The first issue is the best. Morrison turns out to be good at darkly humorous crime scenes, and those early scenes with no reader expectations are thrilling. Once it settles on its protagonist and main conflict, it becomes a little more by-the-numbers. This is the sort of story where a character finds a way to look at other people’s hands in Poker, but the only way the writer knows to show him winning is to give him high hands every time. On the other hand, in a flashback to the anti-hero’s backstory, Morrison shows that clichés can be effective.
Happy! is a fun, fast read, if you’re looking for something grotesque and slightly surreal. There’s no real hook to keep you interested afterwards, though. Despite the craft it was made with, it will fade as quickly as you can read it.
Multiple Warheads: Alphabet to Infinity
Brandon Graham’s Multiple Warheads has a convoluted history: Starting out as a indie porn about an organ smuggler who steals a werewolf dick for her boyfriend, it led to an Oni Press series that never went past the introductory issue, and is now a series-of-series from Image. Despite all that, it’s not really necessary to understand any of the title’s past. This is like Graham’s classic King City, a cute story jam-packed with ideas in a science fictional setting that allows for anything Graham wants to happen. Tossed-off ideas and puns fill in all the margins, with an attitude somewhat like Groucho Marx as a sci-fi-loving graffiti artist.
In many ways, Graham’s work is a celebration of indie comics in their purest form. An uncommercial labor of love that costs less than most superhero comics but takes three times as long to read, these can be pure joy. But at this point, I’m starting to wish for some actual plot and consistency to tie it all together. In these four issues, the main couple (Sexica and Nikoli) go on a road trip past a bunch of fatal threats that never feel dangerous, and another organ smuggler named Nura (who has no connection to the others as far as I know) heads out on a mission. I wasn’t always sure what was going on other than that, but these ended right when the story seemed to start up. There may be dangerous secrets at the hotel Sexica and Nikoli are staying at, and there are some interesting side characters serving them there. But after building that up, the final issue was entirely about Nura getting in a fight that ended inconclusively. It was misleading to call this a mini-series.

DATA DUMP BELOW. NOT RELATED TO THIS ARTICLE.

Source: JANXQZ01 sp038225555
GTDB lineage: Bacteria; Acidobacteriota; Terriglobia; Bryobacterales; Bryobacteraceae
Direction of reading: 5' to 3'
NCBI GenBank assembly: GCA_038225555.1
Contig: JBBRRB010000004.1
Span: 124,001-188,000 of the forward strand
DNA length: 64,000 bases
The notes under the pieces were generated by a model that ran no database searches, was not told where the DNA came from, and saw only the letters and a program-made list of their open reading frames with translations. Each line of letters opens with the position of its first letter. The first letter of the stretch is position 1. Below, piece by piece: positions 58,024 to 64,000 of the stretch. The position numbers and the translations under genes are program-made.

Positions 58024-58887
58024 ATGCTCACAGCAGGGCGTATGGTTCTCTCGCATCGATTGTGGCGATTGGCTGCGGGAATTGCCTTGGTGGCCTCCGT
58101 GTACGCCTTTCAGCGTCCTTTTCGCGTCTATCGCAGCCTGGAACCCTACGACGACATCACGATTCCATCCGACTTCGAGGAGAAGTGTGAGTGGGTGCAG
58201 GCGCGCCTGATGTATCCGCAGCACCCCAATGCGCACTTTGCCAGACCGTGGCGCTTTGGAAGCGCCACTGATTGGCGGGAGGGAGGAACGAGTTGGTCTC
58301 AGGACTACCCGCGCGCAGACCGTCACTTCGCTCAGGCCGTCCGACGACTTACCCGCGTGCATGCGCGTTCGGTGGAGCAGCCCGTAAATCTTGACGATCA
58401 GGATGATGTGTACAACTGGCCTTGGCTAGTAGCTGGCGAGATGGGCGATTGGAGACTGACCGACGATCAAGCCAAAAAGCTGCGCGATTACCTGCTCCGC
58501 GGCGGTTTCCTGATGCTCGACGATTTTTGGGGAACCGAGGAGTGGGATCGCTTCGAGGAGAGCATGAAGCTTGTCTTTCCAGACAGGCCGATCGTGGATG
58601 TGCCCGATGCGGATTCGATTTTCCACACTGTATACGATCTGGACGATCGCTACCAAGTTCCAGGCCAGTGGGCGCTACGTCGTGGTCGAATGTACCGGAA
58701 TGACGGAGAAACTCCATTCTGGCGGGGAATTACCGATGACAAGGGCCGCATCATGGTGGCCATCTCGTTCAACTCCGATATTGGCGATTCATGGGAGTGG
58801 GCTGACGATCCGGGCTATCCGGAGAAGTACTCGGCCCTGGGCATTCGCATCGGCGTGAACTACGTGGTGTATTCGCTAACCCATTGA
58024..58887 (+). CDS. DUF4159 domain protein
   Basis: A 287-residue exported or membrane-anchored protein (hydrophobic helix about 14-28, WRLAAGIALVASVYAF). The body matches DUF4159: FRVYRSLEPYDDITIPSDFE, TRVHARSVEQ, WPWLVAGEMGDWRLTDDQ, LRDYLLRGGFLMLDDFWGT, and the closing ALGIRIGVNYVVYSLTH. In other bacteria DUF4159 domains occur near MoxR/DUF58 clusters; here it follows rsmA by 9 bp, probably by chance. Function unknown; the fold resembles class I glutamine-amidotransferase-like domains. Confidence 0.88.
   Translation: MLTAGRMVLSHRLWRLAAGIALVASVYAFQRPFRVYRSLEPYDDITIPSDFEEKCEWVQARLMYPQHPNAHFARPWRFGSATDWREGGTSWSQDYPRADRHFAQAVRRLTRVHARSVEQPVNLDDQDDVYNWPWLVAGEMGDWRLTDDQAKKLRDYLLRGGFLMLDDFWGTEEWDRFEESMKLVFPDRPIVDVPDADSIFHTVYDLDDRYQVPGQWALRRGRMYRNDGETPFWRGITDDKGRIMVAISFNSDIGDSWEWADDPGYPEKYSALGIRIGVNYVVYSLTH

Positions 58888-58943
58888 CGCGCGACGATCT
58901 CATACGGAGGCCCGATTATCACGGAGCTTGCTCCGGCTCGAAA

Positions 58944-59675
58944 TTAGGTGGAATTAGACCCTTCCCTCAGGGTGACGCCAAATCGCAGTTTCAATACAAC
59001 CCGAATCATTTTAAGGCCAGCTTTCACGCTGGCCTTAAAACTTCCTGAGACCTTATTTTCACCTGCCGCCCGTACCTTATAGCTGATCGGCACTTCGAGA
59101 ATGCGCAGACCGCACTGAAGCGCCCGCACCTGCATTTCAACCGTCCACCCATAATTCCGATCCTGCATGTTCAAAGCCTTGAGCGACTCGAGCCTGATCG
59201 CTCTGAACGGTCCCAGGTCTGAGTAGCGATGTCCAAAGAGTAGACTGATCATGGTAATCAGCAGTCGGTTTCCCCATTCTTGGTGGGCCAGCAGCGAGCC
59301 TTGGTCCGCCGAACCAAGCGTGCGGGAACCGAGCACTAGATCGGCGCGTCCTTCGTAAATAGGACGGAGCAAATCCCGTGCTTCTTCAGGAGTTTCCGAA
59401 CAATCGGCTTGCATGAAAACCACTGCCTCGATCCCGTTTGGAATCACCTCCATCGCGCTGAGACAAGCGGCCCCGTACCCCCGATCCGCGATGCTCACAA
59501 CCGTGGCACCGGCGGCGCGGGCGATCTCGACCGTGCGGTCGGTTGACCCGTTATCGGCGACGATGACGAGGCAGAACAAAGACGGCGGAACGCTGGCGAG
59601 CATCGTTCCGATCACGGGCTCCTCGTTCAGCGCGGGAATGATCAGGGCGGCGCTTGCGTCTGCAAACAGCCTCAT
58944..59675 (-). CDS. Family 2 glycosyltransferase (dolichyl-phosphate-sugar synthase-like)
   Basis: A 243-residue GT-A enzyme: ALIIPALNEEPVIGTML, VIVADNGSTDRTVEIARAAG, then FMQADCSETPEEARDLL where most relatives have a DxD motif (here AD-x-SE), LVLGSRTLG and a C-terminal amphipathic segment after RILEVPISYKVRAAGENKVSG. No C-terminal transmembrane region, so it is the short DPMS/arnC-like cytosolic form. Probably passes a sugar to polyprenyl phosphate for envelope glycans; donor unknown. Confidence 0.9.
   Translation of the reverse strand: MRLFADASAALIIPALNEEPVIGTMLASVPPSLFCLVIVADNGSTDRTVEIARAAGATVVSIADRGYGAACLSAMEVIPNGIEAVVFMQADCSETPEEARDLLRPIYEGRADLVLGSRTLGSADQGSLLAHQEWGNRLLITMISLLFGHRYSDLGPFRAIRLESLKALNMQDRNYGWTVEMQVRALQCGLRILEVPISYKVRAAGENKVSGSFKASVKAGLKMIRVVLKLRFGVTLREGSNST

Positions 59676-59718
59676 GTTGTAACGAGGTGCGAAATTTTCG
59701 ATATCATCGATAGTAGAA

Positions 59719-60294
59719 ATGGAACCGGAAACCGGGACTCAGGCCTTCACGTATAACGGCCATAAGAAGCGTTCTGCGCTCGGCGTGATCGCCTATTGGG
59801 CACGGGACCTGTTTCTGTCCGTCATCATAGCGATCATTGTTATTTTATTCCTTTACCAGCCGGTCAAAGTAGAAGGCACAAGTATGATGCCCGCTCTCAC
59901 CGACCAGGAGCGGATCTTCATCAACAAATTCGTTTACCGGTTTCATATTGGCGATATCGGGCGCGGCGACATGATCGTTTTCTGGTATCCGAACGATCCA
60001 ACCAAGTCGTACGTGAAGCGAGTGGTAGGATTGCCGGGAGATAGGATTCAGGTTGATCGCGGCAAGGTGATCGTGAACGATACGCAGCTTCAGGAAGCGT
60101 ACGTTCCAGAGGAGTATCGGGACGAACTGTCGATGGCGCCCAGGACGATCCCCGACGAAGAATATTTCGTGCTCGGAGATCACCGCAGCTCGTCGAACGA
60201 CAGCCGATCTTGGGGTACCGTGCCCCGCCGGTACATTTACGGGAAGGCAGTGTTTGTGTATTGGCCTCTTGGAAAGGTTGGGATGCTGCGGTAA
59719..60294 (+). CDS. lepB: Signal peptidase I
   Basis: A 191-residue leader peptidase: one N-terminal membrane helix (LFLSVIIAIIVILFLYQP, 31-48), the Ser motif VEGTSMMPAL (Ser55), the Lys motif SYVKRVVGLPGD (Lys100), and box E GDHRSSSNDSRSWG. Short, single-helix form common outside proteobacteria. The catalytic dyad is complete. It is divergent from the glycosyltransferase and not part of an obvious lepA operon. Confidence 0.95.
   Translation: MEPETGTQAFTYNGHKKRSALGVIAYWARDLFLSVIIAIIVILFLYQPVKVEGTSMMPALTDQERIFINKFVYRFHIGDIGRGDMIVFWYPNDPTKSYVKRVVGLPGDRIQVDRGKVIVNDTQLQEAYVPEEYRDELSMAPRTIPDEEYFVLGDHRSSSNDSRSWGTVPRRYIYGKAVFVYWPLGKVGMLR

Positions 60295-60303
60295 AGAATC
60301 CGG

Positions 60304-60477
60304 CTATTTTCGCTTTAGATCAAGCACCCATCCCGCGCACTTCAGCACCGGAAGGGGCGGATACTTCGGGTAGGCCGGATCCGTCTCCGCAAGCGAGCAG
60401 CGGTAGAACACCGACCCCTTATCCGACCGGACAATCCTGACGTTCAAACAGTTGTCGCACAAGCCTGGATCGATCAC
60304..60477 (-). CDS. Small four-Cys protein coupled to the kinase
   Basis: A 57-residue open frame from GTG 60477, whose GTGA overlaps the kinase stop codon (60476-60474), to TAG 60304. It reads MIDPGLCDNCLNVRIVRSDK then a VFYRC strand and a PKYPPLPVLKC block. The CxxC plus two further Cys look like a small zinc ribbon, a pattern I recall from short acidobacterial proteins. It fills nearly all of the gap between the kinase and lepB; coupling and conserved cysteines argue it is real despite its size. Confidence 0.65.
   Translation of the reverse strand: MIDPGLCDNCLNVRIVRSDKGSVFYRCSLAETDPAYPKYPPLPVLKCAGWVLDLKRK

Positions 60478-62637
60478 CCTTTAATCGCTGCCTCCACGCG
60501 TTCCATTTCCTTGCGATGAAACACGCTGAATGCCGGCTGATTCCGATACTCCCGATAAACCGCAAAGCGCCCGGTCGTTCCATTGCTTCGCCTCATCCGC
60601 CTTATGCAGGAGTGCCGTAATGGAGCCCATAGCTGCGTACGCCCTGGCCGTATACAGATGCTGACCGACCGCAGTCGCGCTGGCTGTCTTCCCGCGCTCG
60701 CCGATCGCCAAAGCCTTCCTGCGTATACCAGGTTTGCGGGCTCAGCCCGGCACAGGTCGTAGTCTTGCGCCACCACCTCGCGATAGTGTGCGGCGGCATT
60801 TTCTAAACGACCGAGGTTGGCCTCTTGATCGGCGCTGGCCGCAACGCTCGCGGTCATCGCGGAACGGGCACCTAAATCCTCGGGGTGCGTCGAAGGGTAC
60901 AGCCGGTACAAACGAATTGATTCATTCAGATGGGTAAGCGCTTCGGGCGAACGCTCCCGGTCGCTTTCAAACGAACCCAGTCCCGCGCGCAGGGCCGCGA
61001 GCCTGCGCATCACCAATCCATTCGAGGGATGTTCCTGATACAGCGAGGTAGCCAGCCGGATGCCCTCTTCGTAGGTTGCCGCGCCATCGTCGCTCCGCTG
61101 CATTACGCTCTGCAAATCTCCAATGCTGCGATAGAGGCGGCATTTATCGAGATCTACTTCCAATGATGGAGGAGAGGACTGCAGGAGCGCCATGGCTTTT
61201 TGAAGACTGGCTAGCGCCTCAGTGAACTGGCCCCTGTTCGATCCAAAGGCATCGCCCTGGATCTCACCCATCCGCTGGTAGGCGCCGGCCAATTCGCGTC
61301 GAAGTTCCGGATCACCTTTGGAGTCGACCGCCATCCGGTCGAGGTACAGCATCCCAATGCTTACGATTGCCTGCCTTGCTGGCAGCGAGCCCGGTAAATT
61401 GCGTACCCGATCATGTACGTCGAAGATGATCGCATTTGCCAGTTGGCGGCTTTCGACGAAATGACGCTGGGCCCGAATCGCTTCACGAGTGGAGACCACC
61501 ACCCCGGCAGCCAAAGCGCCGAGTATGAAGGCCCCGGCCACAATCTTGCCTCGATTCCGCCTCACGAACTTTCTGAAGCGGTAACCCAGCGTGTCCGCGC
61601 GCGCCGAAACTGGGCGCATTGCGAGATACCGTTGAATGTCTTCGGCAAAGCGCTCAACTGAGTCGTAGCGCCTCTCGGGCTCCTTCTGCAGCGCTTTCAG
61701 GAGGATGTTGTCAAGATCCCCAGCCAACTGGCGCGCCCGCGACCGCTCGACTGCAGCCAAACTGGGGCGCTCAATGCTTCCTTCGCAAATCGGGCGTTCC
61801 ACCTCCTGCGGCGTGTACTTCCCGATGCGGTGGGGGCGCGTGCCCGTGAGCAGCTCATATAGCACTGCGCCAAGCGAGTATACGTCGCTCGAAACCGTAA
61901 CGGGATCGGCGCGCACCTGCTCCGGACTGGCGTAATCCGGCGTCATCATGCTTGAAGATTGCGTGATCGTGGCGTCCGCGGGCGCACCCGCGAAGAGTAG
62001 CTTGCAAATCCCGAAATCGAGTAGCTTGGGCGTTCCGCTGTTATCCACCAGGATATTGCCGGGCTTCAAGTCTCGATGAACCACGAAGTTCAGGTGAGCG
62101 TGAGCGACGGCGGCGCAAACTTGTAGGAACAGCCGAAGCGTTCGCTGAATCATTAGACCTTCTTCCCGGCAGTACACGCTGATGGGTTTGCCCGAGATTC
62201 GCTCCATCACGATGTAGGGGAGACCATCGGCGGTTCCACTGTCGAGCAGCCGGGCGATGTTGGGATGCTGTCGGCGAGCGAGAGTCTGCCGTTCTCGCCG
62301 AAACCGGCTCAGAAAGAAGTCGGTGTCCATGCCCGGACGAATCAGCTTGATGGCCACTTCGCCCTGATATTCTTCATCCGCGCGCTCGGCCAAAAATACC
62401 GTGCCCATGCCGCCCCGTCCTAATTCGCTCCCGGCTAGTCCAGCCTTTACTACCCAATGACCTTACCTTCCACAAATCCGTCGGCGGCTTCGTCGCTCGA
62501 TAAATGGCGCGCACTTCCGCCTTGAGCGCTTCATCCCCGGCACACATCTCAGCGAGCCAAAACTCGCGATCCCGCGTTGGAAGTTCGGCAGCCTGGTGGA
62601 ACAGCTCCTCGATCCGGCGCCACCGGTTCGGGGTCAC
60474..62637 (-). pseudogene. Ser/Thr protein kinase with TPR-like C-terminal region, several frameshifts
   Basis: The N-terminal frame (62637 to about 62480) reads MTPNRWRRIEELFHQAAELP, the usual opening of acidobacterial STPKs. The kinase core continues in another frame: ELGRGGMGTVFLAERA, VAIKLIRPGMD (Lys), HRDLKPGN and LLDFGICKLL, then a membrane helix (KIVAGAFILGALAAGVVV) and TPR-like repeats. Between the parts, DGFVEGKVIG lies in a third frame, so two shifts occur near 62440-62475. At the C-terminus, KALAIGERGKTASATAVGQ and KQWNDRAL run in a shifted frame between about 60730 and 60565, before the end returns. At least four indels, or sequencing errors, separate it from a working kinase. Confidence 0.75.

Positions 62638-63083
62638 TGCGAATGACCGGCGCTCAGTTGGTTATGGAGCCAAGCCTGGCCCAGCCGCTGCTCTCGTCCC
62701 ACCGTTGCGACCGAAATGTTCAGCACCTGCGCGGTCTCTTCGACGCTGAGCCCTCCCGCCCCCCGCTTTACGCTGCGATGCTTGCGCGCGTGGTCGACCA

Multiple Warheads is fun, but aimless. I’m really glad that Graham has started to try out other storytelling styles, such as the slightly more focused Prophet. Still, as long as he keeps comics like these as an occasional side project, I’m likely to keep up with them.